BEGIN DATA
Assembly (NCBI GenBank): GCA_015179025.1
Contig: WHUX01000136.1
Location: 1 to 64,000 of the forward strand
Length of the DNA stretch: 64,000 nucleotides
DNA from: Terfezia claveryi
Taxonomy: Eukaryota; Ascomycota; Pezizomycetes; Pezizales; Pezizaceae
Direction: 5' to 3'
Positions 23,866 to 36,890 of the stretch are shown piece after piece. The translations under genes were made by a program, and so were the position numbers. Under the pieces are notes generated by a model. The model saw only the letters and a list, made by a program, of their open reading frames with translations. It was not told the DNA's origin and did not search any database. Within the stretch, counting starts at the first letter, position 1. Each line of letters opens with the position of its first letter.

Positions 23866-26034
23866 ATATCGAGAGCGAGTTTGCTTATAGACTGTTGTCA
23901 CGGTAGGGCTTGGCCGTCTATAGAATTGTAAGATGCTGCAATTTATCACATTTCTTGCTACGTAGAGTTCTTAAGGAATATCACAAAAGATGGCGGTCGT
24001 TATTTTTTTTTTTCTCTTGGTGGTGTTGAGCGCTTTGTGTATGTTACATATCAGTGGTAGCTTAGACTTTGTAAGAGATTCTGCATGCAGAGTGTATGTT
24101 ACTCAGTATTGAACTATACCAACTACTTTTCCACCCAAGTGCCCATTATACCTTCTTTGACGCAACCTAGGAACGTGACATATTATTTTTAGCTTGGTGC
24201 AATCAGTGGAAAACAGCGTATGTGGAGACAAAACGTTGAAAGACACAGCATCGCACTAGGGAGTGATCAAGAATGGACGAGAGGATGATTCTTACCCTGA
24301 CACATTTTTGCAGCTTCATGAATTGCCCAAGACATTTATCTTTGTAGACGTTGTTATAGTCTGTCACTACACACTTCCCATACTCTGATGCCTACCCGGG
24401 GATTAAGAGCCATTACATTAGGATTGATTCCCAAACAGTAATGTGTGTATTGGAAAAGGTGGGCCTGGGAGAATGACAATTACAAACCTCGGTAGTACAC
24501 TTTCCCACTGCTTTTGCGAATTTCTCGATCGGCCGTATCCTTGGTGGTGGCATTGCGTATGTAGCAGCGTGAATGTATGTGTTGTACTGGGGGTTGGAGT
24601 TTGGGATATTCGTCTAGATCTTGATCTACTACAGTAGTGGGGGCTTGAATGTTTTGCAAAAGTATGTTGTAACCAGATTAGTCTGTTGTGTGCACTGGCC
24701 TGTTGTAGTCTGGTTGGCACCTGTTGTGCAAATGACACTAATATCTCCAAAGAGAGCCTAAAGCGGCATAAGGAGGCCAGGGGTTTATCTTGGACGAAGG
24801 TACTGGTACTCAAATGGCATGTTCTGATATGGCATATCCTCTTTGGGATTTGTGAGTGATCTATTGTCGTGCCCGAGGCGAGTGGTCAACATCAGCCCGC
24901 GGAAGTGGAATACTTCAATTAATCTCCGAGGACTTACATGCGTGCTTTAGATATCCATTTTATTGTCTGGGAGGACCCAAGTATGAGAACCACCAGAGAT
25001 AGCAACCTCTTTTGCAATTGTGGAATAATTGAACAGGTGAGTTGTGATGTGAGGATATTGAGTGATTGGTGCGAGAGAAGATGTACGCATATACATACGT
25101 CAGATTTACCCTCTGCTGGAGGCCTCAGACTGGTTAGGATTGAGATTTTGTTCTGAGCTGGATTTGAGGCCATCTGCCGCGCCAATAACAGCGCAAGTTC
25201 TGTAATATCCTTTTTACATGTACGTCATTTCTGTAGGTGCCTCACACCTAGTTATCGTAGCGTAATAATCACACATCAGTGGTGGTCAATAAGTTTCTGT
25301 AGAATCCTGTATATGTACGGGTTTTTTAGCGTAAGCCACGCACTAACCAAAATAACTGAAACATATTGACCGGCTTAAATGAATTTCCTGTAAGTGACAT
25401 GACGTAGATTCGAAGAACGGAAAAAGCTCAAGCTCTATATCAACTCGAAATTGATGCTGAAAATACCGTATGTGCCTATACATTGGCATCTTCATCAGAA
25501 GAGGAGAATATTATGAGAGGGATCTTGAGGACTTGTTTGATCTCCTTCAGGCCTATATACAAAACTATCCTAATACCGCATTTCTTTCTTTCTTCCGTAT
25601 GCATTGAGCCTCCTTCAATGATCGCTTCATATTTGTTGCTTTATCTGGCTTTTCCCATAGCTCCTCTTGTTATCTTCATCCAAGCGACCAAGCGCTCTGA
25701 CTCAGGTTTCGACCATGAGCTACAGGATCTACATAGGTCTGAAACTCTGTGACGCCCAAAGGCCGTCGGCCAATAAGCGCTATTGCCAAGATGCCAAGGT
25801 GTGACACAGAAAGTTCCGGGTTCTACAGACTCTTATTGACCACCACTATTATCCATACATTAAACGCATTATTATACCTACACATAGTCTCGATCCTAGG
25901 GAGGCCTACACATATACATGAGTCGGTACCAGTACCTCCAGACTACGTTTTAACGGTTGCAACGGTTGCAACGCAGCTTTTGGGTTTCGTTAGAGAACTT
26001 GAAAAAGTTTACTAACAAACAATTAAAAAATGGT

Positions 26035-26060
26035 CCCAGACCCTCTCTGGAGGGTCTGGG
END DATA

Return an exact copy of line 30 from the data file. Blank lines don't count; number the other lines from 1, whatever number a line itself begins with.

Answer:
25801 GTGACACAGAAAGTTCCGGGTTCTACAGACTCTTATTGACCACCACTATTATCCATACATTAAACGCATTATTATACCTACACATAGTCTCGATCCTAGG